XI. Conclusion

Under-educated, severely impoverished, and brutally exploited, Dalits struggle to provide for even their most basic daily needs. Dalits must also endure daily threats to their physical security from both state and private actors. The violence by upper-caste groups against Dalits have two major causes: the “untouchability” and discrimination upper-caste community members practice on a daily basis490 and the desire of upper-caste community members to protect their own entrenched status by preventing Dalit development and the fulfillment of Dalits’ rights.491 A review of the political, social, economic, and cultural status of Dalits in India shows the State Party to be in violation of its obligation to respect, protect, and ensure Convention rights to all individuals in its jurisdiction. India routinely denies Dalits the rights and privileges that many of its other citizens take for granted. 

This failure stems from the refusal to recognize that Article 1’s prohibition of discrimination on the grounds of “descent” encompasses social stratification on the basis of caste. Discrimination is entrenched in a number of facets of the government—from the discriminatory practices of law enforcement, prosecutors and judges, to the failure to eradicate segregation in public services, including schools, and in residential arrangements, to the failure to successfully implement programs to ensure the development and protection of Dalits, including in particular Dalit women. The State Party has also failed to ensure that private actors, in particular upper-caste community members, observe the prohibition on discrimination. Retaliatory violence, social and economic boycotts, and exploitative labor conditions enforced by private actors are unchecked, resulting in violation of Dalits’ rights to personal security and other rights that are notionally guaranteed by the Constitution and various legislative measures. The widespread practice of “untouchability” and the violation of Convention rights it entails necessitate that India undertake comprehensive review and reform of the existing law, polices, and practices that enable the extreme marginalization and persecution of Dalits to continue unabated.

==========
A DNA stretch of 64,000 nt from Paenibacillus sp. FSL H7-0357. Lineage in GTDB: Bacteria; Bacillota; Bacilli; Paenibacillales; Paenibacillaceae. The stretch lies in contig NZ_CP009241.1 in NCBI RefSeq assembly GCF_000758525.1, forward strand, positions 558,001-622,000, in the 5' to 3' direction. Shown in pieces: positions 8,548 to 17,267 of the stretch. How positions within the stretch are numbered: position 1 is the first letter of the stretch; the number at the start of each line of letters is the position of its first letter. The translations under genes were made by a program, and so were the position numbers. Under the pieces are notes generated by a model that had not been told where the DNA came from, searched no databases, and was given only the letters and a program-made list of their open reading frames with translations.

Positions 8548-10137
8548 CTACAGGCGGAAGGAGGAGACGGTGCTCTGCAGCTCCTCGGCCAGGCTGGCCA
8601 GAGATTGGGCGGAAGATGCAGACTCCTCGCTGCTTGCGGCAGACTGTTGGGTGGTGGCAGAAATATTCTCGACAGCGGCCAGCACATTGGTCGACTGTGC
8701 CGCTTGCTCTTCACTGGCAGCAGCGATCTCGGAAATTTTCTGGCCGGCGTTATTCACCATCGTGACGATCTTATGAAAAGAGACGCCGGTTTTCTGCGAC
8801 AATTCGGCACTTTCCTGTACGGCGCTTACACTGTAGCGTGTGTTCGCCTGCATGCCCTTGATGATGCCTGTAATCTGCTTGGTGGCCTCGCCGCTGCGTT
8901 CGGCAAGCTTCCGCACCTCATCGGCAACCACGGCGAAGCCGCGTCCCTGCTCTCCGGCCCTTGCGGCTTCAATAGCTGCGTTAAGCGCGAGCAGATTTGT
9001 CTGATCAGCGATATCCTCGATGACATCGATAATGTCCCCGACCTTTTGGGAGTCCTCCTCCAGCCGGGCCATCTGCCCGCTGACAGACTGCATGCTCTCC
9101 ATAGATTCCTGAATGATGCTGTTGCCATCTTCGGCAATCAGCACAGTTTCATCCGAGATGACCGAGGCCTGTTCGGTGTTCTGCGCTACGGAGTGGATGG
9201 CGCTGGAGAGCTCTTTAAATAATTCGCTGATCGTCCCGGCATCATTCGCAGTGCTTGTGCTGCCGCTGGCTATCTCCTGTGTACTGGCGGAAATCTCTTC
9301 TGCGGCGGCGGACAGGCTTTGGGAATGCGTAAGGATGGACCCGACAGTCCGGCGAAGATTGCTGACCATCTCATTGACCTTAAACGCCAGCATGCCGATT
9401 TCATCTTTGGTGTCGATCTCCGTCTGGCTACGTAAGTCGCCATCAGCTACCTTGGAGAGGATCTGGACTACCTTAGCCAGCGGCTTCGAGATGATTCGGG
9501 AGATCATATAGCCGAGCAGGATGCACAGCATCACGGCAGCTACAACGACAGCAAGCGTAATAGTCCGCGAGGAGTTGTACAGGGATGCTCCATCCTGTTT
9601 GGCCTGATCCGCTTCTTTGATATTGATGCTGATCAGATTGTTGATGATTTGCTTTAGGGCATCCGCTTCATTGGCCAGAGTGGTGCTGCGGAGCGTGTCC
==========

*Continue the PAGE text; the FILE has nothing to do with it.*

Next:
490 NCDHR Response to the Special Rapporteur’s Questionnaire, p. 4.

491 NHRC Report, Section I, p. 1.